Stokes makes strong arguments for a “bottom up” approach to truth based in natural law and scientific method.
Rem Stokes’s From God to DNA: A Provocative Journey provides strong arguments to support and validate the many formerly religious people worldwide who are casting aside the faith traditions of their youth for a free-thinking, experiential, science-based atheism. In this book, his third, Stokes gives new meaning to Jesus’s statement that “the Kingdom of God is within you,” explaining that our DNA holds all that makes us human: a genetically based moral code that is shared across cultures, races, genders, creeds, and political persuasions.
To counter the visions of hellfire and damnation that often arise as truth-seekers begin to question the teachings and traditions of organized religion, Stokes shares his own journey from belief through doubt, to the joy and confidence of true self-knowledge and freedom, making a clear case for his contention that the “god concept” does more harm than good. Comparing the results of belief in God—a supernatural “alpha male”—with those brought about by science, he convincingly demonstrates that religion has fostered unhealthy thinking and fear, put a damper on creativity and progress, and enforced its control of the masses through the state and the Inquisition (which, surprisingly, ended only in 1890 when the last European nation gave it up). Science, on the other hand, has made its contributions “without an ideology, without a creed, without conscription and without wars.”
To be fair, Stokes admits that religion has brought comfort to its adherents, but weighs this against the historical evidence that rather than seeking to enhance society as a whole, the church has mainly sought to solidify its own power, resources, and political influence. Moreover, the author finds little enticement to glean eternal and cosmic truth from sacred theology that was established by a political process.
Stokes makes good use of the current exciting research on brain plasticity to make cogent arguments in favor of an experiential, scientific approach to life. The brain, it turns out, actually suffers when it has to live in a static environment with closed options. “We live in an age of explosive new learning,” he writes. “Our understanding of almost everything is expanding exponentially. I do not think that living with a static theological creed serves us well. Therefore, I choose to remain open to the newness of life and to hold my beliefs tentatively, always willing to change with new, tested and confirmed information.”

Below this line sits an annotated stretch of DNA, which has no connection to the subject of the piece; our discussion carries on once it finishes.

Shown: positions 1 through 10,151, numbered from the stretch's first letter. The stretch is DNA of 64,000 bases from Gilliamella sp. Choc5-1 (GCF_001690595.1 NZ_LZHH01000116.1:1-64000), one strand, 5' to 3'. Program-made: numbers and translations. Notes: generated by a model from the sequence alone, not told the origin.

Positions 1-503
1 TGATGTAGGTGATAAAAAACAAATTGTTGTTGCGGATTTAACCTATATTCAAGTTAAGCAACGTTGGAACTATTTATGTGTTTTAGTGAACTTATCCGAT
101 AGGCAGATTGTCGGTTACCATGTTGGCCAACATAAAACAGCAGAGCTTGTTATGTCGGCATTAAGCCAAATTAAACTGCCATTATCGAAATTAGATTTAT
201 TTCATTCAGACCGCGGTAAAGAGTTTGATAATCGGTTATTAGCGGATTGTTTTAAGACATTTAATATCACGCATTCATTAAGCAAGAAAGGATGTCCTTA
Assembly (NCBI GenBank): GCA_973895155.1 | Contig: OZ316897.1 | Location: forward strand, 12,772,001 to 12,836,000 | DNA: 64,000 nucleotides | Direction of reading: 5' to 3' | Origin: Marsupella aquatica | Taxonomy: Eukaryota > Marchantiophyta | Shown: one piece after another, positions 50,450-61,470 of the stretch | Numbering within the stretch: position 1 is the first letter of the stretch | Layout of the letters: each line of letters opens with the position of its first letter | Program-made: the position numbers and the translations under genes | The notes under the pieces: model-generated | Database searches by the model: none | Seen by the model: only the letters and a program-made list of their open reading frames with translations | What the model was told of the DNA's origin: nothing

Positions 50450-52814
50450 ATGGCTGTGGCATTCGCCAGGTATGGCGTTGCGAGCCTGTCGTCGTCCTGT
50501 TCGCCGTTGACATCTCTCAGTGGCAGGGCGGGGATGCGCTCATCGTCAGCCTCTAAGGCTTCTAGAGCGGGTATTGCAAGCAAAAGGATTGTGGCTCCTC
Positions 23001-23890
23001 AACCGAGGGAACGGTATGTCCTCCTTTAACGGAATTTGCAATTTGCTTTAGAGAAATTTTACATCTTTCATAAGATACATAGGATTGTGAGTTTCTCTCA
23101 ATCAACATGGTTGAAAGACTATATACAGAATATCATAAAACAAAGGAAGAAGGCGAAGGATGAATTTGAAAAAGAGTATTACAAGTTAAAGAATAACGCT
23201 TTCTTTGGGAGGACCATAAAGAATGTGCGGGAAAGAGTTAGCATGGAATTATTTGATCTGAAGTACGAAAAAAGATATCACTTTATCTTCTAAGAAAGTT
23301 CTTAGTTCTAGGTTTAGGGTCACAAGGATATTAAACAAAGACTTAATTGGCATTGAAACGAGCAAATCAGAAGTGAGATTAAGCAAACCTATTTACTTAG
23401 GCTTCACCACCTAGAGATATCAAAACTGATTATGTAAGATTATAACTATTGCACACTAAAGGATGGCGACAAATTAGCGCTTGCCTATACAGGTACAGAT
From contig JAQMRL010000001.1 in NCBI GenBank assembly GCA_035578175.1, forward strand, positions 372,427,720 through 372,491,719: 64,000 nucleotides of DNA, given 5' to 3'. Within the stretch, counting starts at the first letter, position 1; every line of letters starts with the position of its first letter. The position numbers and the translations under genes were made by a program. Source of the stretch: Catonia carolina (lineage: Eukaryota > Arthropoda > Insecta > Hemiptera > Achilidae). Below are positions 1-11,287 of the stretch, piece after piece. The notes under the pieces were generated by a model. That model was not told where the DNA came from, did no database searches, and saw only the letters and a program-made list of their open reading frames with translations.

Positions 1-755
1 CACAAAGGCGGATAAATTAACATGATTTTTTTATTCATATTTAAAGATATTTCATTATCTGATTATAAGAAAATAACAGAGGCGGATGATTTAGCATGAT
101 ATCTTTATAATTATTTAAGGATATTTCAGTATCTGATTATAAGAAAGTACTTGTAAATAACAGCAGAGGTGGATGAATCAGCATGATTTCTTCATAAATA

Though his career was in science (he holds twenty-two patents), Stokes has also taught the history of Western civilization, and is to be commended for condensing a large amount of church and secular history into a narrative that, while concise, maintains a warmly conversational tone.
With its attractive cover, ample back cover copy that includes an author bio and photo, detailed table of contents and easy-on-the-eye layout and design, the overall package is appealing and informative. Thorough proofreading is suggested to correct errors in grammar, spelling, and word usage, and the book’s usefulness as a resource for independent research would be enhanced by the inclusion of a bibliography and an index.
Stokes’s “bottom up” approach to truth, based in natural law and scientific method rather than on religious teaching and tradition, honors spirituality as “the ability to be inspired” and avoids what he calls the “ultimate dishonesty”: lying to oneself.
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